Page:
In 1980, Gary Morris of Marina Del Rey, California attempted to beat Arnold's record. When temps hit 120 degrees Fahrenheit, he pulled out and didn't plan to run in 1981. He worked out with Jay Birmingham and Jon Griffin in Marina Del Rey before the attempt and Jay's run from Los Angeles to New York City.

The second Badwater-to-Whitney running was completed in 1981, by Jay Birmingham.

In 1987, the crossing became an official organized footrace. Gill Cornell of Ridgecrest California ran the 146 miles in 45 hours and 15 minutes breaking the old record of 56 hours to the top of Whitney. Gill had permits for both Death Valley and Mount Whitney to run his distance. Five other runners competed that year. During the early years of the race, no particular route between Badwater and Whitney was specified and runners attempted various "shortcuts" between the start and finish. Adrian Crane, one of the competitors in the inaugural race, even used cross-country skis to cross the salt-flats at Badwater. In 1988 the race was called the Badwater 146 because the finish line was the summit of Mt. Whitney. Since 1989 the race was shortened and it became Badwater 135 since it was impossible to get enough permits to run the last 11 miles up on national forest lands to the top of Whitney from the Portals. So, the official times were faster and the course shorter.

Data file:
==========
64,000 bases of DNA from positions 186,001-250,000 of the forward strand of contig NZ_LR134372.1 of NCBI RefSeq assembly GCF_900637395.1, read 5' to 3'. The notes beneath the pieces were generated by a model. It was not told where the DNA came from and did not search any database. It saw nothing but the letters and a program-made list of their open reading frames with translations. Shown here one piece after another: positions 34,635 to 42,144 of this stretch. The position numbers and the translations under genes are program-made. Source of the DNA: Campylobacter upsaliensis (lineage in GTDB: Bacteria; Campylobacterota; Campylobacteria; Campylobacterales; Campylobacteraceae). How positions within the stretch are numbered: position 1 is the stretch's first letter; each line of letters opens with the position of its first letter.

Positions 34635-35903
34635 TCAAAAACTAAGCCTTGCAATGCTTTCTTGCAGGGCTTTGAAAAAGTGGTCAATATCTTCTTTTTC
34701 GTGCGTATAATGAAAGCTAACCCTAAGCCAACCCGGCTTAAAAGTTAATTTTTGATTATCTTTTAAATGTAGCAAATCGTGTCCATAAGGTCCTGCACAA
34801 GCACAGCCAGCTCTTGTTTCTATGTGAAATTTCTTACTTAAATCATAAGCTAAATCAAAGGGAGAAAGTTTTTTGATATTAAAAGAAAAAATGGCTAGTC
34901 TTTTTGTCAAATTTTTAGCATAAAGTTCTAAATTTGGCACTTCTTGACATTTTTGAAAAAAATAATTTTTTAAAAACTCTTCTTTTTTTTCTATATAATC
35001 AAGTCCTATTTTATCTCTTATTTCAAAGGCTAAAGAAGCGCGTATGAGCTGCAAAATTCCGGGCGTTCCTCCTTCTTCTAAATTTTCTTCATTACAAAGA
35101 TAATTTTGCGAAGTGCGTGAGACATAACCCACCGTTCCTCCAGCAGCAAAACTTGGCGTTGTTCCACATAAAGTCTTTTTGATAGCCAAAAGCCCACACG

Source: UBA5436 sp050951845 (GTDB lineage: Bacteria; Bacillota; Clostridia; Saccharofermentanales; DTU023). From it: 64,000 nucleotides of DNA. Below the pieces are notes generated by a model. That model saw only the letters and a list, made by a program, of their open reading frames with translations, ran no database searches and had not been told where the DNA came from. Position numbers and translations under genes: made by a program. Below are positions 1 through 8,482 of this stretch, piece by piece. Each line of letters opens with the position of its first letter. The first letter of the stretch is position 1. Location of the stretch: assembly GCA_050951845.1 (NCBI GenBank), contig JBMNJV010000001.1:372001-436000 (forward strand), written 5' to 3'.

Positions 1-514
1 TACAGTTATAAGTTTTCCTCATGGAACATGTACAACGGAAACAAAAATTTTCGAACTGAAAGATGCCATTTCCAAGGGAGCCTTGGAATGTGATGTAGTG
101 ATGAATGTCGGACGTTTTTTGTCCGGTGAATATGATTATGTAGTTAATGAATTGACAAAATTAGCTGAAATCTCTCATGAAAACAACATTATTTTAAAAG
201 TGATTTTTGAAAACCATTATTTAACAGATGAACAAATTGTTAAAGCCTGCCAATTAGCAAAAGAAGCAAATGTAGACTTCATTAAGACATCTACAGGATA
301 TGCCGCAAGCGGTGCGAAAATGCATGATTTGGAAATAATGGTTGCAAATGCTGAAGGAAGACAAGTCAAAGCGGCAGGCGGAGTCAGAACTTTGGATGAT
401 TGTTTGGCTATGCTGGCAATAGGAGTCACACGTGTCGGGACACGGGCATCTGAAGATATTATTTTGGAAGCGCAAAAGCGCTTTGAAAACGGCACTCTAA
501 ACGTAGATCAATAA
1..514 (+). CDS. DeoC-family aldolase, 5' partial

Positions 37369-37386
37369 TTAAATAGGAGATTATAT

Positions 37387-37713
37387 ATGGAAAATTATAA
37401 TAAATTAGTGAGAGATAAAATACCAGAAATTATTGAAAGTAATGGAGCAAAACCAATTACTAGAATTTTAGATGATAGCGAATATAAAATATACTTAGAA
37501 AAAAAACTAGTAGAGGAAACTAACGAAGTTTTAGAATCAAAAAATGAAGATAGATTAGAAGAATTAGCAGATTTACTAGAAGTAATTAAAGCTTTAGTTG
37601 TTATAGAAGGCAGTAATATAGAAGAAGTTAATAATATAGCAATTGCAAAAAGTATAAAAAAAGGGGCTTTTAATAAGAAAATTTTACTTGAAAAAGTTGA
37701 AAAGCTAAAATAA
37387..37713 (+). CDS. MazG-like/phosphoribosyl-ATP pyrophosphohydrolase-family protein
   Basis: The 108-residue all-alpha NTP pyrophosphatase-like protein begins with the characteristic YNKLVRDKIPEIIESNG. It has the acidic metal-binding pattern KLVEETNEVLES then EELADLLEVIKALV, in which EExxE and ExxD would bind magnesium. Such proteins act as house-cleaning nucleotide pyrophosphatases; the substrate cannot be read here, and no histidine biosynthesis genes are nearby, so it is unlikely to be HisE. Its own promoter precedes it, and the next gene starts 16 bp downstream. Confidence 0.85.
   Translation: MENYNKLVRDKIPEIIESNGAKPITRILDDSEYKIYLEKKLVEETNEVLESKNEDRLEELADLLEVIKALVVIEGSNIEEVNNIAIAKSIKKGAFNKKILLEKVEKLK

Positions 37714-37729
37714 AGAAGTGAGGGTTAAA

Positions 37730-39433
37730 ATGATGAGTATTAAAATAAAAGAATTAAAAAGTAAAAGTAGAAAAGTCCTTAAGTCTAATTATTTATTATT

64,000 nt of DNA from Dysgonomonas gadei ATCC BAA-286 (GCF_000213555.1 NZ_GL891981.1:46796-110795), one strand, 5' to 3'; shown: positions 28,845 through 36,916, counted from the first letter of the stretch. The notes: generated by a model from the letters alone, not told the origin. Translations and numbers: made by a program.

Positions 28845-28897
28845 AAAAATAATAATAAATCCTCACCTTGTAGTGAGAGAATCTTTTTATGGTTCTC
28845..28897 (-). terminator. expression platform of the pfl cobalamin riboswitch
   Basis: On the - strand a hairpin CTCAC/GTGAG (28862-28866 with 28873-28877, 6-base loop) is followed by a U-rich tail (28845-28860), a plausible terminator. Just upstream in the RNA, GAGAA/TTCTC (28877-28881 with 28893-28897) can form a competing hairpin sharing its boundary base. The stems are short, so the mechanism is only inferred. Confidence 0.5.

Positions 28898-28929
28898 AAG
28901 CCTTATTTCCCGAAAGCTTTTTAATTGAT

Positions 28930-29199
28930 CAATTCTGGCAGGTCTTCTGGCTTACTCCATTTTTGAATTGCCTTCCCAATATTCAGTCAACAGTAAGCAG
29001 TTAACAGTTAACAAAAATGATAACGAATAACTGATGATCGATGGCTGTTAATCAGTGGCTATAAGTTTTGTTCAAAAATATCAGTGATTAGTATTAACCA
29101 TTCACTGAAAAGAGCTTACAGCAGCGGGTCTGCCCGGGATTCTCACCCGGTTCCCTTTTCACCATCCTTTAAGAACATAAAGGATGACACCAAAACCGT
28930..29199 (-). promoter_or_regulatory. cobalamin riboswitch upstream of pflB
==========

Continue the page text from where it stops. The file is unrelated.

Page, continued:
AdventureCORPS Badwater Ultramarathon[edit]

Currently, AdventureCORPS manages the annual competitive race from Badwater to Whitney Portal. The course route is specified but not USA Track & Field certified.[4] The field is invitation-only and limited in size. Demand to participate in the race usually far exceeds available spots. The event is not USA Track & Field sanctioned[5] and determines their own rules,[6] which have changed over the years. Afternoon starts have been discontinued; the use of intravenous fluids now disqualifies a runner.

Course support is not provided. Each runner must arrange for his or her own support crew and vehicle. The crew provides their runner with his or her needs, including water, ice, food, gear, pacing, and first aid.

In the past, runners were allowed sixty hours to complete the course,[7] but this has been changed to a 48-hour course limit and a 28-hour cutoff at Panamint Springs Resort.[8] Finishers receive a belt buckle and medal but no prize money is awarded.

The record for the 146-mile (235 km) race was set in 1991 by Marshall Ulrich: 33 hours and 54 minutes. Records for the current 135-mile (217 km) course are 21 hours 33 minutes 01 seconds (men), set by Yoshihiko Ishikawa, and 24 hours 9 minutes 34 seconds (women), set by Ashley Paulson in 2022.[9]